FIVE OUT OF ONE POD 481
1 She is going to her little sister,' the woman said. ■ I had only the two children, and it was nol^n easy thing to provide for both, but the good God provided for one of them by taking her home to Himself ; now I should be glad to keep the other that was left me ; but I suppose they are not to remain separated, and she will go to her sister in heaven.'
But the sick girl remained where she was. She lay quiet and patient all day long while her mother went to earn money out of doors. It was spring, and early in the morning, just as the mother was about to go out to work, the sun shone mildly and pleasantly through the little window, and threw its rays across the floor ; and the sick girl fixed her eyes on the lowest pane in the window.
' What may that green thing be that looks in at the window ? It is moving in the wind.'
And the mother stepped to the window, and half opened it. ' Oh ! ' said she, ' on my word, it is a little pea which has taken root here, and is putting out its little leaves. How can it have got here into the crack ? There you have a little garden to look at.'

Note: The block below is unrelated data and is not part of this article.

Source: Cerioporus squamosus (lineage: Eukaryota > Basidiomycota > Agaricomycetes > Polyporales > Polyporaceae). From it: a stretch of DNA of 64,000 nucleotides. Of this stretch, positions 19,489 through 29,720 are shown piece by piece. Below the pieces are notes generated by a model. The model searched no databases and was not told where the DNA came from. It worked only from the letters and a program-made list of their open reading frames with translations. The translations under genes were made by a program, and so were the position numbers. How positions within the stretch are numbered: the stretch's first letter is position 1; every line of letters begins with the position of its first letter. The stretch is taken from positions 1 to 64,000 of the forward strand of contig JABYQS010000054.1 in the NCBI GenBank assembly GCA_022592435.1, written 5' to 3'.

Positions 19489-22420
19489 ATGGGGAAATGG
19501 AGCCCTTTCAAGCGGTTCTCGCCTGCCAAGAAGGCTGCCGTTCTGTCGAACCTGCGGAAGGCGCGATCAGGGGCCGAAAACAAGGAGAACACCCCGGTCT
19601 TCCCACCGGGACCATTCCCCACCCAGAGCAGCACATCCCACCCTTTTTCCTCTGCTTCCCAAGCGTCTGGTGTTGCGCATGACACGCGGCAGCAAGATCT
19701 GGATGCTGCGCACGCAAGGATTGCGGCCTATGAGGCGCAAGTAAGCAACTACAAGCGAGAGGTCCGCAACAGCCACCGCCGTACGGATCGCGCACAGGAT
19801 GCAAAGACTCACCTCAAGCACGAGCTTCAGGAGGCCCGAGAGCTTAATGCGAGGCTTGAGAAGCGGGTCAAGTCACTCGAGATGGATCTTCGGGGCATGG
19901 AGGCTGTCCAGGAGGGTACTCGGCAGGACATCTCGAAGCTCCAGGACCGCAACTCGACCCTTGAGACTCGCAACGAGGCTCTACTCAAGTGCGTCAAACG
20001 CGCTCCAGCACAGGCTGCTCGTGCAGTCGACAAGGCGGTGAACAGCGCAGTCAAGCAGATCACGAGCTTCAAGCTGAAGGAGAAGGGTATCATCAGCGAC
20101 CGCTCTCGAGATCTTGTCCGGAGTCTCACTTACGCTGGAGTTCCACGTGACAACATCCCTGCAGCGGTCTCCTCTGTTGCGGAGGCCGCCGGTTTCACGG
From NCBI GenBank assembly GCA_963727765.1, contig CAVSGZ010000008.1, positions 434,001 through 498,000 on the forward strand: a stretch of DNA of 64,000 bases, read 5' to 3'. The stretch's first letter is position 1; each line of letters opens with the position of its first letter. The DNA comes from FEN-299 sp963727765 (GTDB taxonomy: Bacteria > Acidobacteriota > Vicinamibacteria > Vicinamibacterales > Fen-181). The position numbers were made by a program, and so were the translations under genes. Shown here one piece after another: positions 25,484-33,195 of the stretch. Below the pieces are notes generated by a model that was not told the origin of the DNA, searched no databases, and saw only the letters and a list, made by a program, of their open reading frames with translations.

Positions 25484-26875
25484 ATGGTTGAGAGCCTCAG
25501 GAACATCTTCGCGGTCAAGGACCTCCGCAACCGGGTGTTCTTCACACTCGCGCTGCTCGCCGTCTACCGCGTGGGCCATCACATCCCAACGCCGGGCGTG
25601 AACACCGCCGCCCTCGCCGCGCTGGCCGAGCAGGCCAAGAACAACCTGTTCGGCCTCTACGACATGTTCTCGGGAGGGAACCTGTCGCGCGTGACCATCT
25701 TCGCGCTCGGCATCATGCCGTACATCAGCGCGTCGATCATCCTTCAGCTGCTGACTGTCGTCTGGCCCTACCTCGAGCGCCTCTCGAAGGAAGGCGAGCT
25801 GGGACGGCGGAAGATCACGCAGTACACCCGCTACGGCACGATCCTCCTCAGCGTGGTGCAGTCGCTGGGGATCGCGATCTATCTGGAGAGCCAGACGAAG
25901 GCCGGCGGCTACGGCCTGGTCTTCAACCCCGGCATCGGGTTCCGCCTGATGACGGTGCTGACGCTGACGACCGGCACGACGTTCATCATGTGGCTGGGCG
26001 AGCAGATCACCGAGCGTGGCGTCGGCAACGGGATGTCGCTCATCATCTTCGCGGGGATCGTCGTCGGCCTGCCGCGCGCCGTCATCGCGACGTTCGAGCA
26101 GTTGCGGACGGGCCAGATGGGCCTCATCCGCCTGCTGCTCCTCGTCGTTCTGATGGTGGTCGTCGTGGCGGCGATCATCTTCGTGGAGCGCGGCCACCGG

And the sick girl's bed was moved nearer to the window, so that she could always see the growing pea ; and the mother went forth to her work.
1 Mother, I think I shall get well,' said the sick child in the evening. ' The sun shone in upon me to day delightfully warm. The little pea is thriving famously, and I shall thrive too, and get up, and go out into the warm sunshine.'
' God grant it ! ' said the mother, but she did not believe it would be so ; but she took care to prop with a little stick the green plant which had given her daughter the pleasant thoughts of life, so that it might not be broken by the wind ; she tied a piece of string to the window-sill and to the upper part of the frame, so that the pea might have something round which it could twine, when it shot up : and it did shoot up indeed—one could see how it grew every day.
' Really, here is a flower coming ! ' said the woman one day ; and now she began to cherish the hope that her sick daughter would recover. She remembered that lately the child had spoken much more cheerfully than before, that in the last few days she had risen up in bed of her own accord, and had sat upright, looking with delighted eyes